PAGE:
Wednesday, January 06, 2016

High doses of Vitamin D can be bad for you

I often wonder whether the Left or the Right are more likely to be health freaks. In particular, who is more likely to be a pill popper?  I was amused to see how science fiction author and conservative blogger Bill Quick was attached to his "supplements".  He clearly believed that his daily dose of vitamins etc kept him healthy.  When I made skeptical comments about that (Me, skeptical?) he got on his high horse and unfriended me on Facebook and put a block on my email access to him. I was mightily amused by that act of religious devotion.  He even called me unscientific.  When a novelist calls an actual much-published scientist unscientific, that is amusing too.  It would have been interesting if he had tried to prove it but he did not

Anyway, there is plenty of literature showing that too much of anything tends to be bad for you.  I think the craze for high doses of vitamin C has now run its course by now, for instance.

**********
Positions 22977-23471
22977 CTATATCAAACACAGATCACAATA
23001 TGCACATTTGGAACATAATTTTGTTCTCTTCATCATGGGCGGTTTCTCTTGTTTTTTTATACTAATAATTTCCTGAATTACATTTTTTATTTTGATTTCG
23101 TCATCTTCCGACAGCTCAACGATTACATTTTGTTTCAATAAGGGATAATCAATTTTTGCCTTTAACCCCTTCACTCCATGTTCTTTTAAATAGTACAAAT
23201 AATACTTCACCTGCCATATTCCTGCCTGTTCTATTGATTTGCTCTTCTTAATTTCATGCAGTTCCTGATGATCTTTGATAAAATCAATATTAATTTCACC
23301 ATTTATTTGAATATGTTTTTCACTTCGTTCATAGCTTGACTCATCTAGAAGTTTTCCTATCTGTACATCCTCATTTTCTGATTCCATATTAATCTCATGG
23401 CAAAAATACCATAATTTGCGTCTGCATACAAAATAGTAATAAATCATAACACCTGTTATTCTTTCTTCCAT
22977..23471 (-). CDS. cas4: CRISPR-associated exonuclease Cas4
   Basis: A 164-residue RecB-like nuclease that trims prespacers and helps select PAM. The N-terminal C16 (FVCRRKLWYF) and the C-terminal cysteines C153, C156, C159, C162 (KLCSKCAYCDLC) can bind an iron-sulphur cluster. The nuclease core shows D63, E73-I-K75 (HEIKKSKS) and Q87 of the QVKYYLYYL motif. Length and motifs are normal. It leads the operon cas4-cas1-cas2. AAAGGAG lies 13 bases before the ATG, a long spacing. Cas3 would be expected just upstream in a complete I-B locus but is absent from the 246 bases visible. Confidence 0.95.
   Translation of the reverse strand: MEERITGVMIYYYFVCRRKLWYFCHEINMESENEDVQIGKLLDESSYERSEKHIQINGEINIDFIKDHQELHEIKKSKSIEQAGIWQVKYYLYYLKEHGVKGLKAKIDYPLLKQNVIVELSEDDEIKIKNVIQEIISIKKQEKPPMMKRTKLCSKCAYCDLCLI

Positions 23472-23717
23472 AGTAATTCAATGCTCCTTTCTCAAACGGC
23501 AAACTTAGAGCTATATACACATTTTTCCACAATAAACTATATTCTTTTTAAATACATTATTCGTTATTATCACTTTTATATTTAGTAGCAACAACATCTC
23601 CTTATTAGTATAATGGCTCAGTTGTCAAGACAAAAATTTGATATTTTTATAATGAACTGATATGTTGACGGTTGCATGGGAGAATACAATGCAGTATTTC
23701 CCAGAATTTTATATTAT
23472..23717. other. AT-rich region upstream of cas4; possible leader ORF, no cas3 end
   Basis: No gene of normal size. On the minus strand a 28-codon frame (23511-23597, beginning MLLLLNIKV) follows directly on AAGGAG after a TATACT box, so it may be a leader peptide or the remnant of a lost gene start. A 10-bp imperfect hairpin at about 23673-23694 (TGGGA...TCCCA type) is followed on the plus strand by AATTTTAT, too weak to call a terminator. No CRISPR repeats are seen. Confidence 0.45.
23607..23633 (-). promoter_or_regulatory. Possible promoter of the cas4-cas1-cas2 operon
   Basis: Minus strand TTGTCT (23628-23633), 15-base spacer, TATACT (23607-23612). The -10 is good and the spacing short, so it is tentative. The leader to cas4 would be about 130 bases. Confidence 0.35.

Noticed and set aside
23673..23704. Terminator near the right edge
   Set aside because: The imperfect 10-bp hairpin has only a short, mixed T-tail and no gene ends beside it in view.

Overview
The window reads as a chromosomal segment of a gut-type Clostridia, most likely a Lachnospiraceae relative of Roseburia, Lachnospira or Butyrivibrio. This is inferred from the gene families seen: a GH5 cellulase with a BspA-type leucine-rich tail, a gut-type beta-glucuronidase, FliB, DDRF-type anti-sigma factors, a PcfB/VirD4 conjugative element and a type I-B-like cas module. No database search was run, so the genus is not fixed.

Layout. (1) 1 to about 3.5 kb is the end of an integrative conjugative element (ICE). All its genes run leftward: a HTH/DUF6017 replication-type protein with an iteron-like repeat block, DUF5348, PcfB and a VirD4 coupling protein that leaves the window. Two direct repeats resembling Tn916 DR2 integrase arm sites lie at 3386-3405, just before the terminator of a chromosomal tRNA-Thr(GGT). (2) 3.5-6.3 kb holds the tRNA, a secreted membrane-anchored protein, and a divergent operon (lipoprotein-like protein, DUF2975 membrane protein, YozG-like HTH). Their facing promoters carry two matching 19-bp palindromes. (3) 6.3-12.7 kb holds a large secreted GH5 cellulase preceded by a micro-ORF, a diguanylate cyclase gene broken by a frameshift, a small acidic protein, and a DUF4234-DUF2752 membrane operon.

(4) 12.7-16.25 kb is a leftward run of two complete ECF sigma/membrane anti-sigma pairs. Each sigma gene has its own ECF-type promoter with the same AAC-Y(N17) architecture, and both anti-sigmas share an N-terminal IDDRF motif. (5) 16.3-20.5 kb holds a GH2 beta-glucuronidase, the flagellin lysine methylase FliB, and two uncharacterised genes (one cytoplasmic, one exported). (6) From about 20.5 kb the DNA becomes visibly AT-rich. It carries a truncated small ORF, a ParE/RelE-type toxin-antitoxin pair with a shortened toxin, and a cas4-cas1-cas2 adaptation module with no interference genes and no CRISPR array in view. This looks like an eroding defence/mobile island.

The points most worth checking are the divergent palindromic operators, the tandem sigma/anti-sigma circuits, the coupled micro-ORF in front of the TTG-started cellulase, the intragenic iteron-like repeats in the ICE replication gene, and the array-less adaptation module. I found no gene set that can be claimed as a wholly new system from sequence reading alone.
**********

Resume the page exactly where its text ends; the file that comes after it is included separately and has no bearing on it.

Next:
The recent study below is only a small one but getting any significant effect from such a small sample over a short period is interesting. The point of the study was to find out if you could make oldsters (like Bill Quick) less shaky on their pins by dosing them up with a pile of vitamin D. Sadly, the hi-dose  vitamin just made them fall over MORE.

Some kind person should pass on a link to this to poor old Bill Quick. His site is Daily Pundit.  If it is of any interest, at age 72 I take no pills of any kind.  I have a weakness for gin, though

Monthly High-Dose Vitamin D Treatment for the Prevention of Functional Decline: A Randomized Clinical Trial

By Heike A. Bischoff-Ferrari, et al.


Importance:  Vitamin D deficiency has been associated with poor physical performance.

Objective:  To determine the effectiveness of high-dose vitamin D in lowering the risk of functional decline.

Design, Setting, and Participants:  One-year, double-blind, randomized clinical trial conducted in Zurich, Switzerland. The screening phase was December 1, 2009, to May 31, 2010, and the last study visit was in May 2011. The dates of our analysis were June 15, 2012, to October 10, 2015. Participants were 200 community-dwelling men and women 70 years and older with a prior fall.